The alternative would not have been easy. To have admitted that the full cost would be a multiple of the contract costs, say in the order of £18–20 billion, would have been unattractive to the Government for fear it would be accused of inflating public spending. The very scale implied would have given a hostage to potential institutional critics – who has ever successfully managed anything on this scale? Why should anyone expect an organisation such as the British public service with its reputation for projects to be able to manage successfully such an outlandishly large programme (cf. Dunleavy et al., 2006)? We reiterate what we said more generally earlier, if an adequate case could not be made against such criticisms, then it would have been legitimate to question the appropriateness of proceeding. On the other hand, if the case could have been made in the face of the doubts and risks, with all parties aware of the reality that it could not go to plan or deliver what was originally proposed, then the process of navigating through the storms as they hit would have been eased and the grounds for the current chorus of institutional criticisms removed.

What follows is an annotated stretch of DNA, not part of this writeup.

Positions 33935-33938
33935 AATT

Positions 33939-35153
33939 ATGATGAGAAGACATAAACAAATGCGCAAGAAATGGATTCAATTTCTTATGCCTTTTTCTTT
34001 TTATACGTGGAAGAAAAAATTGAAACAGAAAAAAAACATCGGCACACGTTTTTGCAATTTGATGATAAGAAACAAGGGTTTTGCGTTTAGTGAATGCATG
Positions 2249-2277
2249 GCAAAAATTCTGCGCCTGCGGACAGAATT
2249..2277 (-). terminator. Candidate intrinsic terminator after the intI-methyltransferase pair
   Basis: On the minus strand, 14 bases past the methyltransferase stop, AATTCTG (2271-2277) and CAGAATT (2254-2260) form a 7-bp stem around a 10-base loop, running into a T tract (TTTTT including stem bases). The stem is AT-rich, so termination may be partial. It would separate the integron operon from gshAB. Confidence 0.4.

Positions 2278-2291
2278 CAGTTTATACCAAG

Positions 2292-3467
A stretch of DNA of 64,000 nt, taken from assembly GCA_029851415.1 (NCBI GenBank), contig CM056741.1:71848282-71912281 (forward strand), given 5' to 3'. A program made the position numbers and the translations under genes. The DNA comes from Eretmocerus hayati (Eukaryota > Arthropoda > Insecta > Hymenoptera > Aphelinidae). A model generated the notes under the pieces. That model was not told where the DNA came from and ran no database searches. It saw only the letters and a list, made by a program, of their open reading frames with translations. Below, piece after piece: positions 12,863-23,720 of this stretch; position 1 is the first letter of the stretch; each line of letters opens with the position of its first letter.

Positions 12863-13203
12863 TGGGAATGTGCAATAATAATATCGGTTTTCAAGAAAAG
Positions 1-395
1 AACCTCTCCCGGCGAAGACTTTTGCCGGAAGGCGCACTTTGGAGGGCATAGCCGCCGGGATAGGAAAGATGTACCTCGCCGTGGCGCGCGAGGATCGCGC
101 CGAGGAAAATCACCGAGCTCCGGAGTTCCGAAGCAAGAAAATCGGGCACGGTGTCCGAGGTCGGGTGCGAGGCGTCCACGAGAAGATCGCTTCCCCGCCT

Concluding remarks

We have argued that it is in the nature of mega-programmes that they never go to plan or achieve what they initially promise. The conventional approach of securing support by setting unduly high expectations is dysfunctional. There are, however, at least two parties to any programme-funding conversation. Where multiple parties are playing the same game, where funders pretend that they expect the promises to be delivered when they know they cannot be, it is incumbent on all to take the initiative in developing a better quality conversation. Where some parties, taxpayers for example, are less aware of the realities, then the programme management community should take it upon itself to start an education process.

In the specific case of the National Programme for IT, we see nothing that should be surprising in its progress given the nature of the enterprise undertaken. Its supporters, promoters and programme organisation should not be surprised at the criticisms currently being levelled. It is all part of a game whose rules are a logical consequence of the way they have chosen to play. They have gifted their opponents in the institutional web not only the ammunition with which to attack them but have also provided the logical and moral basis on which criticisms can be legitimately made.